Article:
November 21, 2006 - May 16, 2007

Our arrival at Bundaberg was a welcome end to a really lousy passage, and Bundaberg Port Marina was particularly welcoming.  The quarantine dock was occupied when we arrived, so we had to anchor briefly.  But when the dock cleared, they had two men meet us on the quarantine dock to take our lines and help us tie up.

We had to deal with customs and quarantine – easy and not so easy.  Customs was relatively painless.  Quarantine was a pain.  But we have faced worse, and we endured.

We were cleared in, and we were assigned a slip in the marina.  When we moved Passage to the slip, there were the same two men to help us tie up again.  Hey – we could get used to service like this!

We had friendly local neighbors whom gave us lots of needed advice re where to find ‘stuff’ we needed.  There’s nothing like local knowledge.  There were also many cruising boats in the marina, and we got to visit with friends that we had not seen in a while.  More boats were arriving daily, and it started getting a bit crowded.  But many (most?) of the cruising boats were heading south to Brisbane for the season, so the crowd would soon thin.

Bundaberg and the surrounding area is much more rural than we expected.  It is a huge sugarcane growing region, but there are also abundant fruits and veges.  It is quite pretty and definitely farm country, and we are thoroughly enjoying it.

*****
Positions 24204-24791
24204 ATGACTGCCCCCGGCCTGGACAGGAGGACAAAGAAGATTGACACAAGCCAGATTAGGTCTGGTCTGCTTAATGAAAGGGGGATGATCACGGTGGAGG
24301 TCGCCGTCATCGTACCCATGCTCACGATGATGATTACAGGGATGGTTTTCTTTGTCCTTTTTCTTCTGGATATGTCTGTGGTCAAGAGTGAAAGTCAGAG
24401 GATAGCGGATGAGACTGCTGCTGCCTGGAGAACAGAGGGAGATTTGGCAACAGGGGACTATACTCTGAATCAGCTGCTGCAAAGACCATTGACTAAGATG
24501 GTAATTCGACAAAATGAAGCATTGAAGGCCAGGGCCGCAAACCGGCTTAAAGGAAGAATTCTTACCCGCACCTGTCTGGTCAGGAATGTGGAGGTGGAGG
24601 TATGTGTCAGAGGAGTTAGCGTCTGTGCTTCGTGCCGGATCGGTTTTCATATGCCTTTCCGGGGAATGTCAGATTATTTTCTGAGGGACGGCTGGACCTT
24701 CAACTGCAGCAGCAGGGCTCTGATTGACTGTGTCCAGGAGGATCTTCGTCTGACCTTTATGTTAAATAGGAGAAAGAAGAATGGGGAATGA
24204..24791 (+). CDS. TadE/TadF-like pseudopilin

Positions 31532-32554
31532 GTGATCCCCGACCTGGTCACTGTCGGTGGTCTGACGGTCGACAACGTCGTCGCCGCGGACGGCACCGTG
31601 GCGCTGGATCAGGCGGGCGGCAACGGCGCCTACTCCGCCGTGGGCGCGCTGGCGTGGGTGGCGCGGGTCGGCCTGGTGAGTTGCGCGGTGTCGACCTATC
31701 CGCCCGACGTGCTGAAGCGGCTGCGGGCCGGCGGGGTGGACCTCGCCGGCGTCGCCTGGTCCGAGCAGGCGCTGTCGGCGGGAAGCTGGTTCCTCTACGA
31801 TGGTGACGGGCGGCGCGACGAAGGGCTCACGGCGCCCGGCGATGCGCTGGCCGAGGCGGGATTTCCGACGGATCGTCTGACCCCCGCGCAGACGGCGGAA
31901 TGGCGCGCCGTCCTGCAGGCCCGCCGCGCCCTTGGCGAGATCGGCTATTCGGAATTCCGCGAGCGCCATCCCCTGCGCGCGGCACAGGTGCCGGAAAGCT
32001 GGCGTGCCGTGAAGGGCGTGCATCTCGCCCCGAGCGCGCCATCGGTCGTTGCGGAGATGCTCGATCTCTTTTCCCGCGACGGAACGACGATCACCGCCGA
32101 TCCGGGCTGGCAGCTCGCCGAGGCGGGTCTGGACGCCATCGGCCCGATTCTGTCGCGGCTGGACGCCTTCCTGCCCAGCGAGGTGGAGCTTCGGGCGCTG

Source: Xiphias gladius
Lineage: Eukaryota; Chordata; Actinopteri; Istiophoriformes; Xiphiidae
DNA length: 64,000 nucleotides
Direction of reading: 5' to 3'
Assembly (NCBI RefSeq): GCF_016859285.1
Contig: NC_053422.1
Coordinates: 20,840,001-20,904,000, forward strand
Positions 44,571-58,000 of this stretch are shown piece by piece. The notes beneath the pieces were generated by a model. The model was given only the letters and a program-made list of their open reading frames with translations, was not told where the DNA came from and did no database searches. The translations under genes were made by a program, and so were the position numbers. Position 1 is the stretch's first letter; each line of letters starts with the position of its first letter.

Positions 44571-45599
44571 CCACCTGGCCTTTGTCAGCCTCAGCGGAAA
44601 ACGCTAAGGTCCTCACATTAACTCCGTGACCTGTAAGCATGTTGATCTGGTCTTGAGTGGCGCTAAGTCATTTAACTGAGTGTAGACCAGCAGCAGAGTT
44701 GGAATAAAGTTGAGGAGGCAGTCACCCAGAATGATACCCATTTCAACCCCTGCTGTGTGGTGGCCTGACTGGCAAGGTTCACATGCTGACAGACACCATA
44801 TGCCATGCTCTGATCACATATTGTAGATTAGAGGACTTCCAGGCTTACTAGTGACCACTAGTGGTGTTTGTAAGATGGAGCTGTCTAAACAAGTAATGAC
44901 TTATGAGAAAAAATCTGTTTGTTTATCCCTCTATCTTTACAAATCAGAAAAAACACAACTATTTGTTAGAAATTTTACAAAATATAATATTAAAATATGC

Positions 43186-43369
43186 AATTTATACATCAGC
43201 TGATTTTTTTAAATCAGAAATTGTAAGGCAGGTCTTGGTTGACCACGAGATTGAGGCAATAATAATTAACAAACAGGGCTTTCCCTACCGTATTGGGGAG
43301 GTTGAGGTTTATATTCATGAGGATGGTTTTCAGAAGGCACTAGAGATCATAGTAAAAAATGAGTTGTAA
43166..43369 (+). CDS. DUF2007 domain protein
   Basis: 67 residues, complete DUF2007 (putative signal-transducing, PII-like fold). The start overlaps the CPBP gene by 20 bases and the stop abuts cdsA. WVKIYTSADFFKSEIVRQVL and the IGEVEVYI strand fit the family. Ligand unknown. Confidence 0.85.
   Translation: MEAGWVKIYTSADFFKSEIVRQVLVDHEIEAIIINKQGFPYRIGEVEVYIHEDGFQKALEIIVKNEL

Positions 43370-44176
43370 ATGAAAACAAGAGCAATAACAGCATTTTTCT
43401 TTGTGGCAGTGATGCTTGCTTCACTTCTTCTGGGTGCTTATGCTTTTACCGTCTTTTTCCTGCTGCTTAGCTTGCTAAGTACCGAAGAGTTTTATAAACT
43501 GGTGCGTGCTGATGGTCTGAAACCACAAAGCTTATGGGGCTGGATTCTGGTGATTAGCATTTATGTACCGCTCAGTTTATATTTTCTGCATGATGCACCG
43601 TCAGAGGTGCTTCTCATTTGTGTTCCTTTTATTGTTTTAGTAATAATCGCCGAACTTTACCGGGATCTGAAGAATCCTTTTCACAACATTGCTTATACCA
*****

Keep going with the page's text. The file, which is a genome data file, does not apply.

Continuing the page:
We had been looking forward to seeing some of Australia’s wildlife, and we were told that there were kangaroos just outside the marina, so off we went shortly before sunset.  We quickly saw four ‘roos’ just outside the marina.  We watched them for a few minutes, then we decided to wander a bit further afield to see what we might see.

Nita nearly stepped on a four foot snake along our route.  Australia has the world’s most toxic snakes, and 80% of the snakes here are venomous.  So one assumes that every snake is lethal until proven otherwise.  A four foot killer!  We have since learned that the snake was a carpet boa constrictor, and it is not venomous.  It is, however, still a very big creepy snake that would surely have killed Nita with a heart attack if it had bitten her.

Once Nita’s heart resumed beating, we wandered over to the next field.  There we saw another four roos including one joey that was still nursing.  They really are everywhere.

So far, our plan had been to move Passage south to Brisbane for the season.  So we rented a car and drove down to check out Brisbane and find a marina.  And although we really liked Brisbane, we greatly preferred the marina in Bundaberg, so we decided to spend the season here.  On the way back north to Bundaberg, we spent a day at the Australia Zoo and had a great time!  We spent that night along the coast in Caloundra, then we returned ‘home’ to Bundaberg.

Here we will stay until some time in April when we will again head north.  Lots to do between now and then!

Follow us to Brisbane, visit the Australia Zoo, or return to our Australia page.